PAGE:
The battle for Iwo Jima gave America its most famous and most powerful wartime image, Joe Rosenthal’s 1945 Pulitzer Prize-winning photo of six marines raising the flag on the debris-strewn top of Mt. Suribachi. (The best recent account of the flag raising is “Flags of our Fathers,” by James Bradley, a son of the only man in the photo who went on to have a family. It was released as a movie in 2006.)


The circumstances of Lummus's death are described graphically in the 1965 book “Iwo Jima” by Richard F. Newcomb.


After twice being knocked over by grenade blasts, the second of which resulted in shoulder wounds, Lummus continued to attack entrenched positions when "suddenly he was at the center of a powerful explosion, obscured by flying rock and dirt. As it cleared, his men saw him rising as if in a hole. A land mine had blown off both his legs that had carried him to football honors at Baylor.


"They watched in horror as he stood on the bloody stumps, calling them on. Several men, crying now, ran to him and, for a moment, talked of shooting him to stop the agony.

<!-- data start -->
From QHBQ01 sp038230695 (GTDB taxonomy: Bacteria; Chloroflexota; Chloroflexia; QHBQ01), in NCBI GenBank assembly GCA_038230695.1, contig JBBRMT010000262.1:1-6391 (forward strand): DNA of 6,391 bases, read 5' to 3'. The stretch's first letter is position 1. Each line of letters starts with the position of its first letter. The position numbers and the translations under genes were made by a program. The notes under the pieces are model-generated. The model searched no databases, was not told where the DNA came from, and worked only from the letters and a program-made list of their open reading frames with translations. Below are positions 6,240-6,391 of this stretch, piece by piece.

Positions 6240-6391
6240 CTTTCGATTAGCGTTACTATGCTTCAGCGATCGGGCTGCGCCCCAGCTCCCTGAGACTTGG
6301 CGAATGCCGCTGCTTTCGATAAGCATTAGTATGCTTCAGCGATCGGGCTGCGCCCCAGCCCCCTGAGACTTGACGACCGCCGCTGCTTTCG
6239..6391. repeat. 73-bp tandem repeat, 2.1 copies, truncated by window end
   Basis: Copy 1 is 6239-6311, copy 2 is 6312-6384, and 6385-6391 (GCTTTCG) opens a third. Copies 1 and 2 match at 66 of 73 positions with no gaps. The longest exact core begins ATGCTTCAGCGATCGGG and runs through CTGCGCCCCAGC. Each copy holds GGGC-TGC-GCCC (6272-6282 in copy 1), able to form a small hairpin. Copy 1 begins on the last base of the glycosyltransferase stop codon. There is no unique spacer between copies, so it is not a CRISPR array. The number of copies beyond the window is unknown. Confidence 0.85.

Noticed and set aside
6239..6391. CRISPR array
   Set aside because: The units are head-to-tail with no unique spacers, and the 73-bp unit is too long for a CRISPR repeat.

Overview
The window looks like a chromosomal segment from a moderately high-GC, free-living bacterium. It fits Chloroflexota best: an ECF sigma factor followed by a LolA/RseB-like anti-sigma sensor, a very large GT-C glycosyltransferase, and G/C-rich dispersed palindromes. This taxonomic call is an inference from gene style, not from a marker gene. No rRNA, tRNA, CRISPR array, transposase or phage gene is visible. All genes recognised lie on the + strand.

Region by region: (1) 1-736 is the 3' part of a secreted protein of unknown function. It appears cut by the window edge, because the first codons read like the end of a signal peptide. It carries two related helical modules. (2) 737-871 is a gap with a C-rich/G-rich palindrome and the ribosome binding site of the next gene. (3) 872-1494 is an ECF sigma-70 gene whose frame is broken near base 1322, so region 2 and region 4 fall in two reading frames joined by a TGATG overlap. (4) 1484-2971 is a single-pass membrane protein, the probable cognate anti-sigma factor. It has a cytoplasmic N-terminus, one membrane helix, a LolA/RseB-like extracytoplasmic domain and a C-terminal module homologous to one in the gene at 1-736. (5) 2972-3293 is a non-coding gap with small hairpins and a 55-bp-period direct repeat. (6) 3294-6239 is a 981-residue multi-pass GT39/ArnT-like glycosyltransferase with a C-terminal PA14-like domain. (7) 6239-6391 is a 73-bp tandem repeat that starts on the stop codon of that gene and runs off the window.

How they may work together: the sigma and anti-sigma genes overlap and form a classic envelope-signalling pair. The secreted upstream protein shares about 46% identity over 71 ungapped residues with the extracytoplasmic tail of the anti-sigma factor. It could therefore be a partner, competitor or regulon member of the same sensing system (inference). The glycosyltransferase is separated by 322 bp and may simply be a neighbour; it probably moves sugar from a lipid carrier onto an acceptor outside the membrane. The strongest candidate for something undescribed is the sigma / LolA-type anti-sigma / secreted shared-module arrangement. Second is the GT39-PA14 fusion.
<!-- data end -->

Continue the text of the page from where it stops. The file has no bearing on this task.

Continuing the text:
"But he was still shouting for them to move out, move out, and the platoon scrambled forward. Their tears turned to rage, they swept an incredible 300 yards over the impossible ground and at nightfall were on the ridge, overlooking the sea.


"There was no question that the dirty, tired men, cursing and crying and fighting, had done it for Jack Lummus."


His Medal of Honor citation, though less graphic, provides more details of why he was given the nation's highest military distinction:

For conspicuous gallantry and intrepidity at the risk of his life above and beyond the call of duty … Resuming his assault tactics with bold decision after fighting without respite for two days and nights, First Lieutenant Lummus slowly advanced his platoon against an enemy deeply entrenched in a network of mutually supporting positions.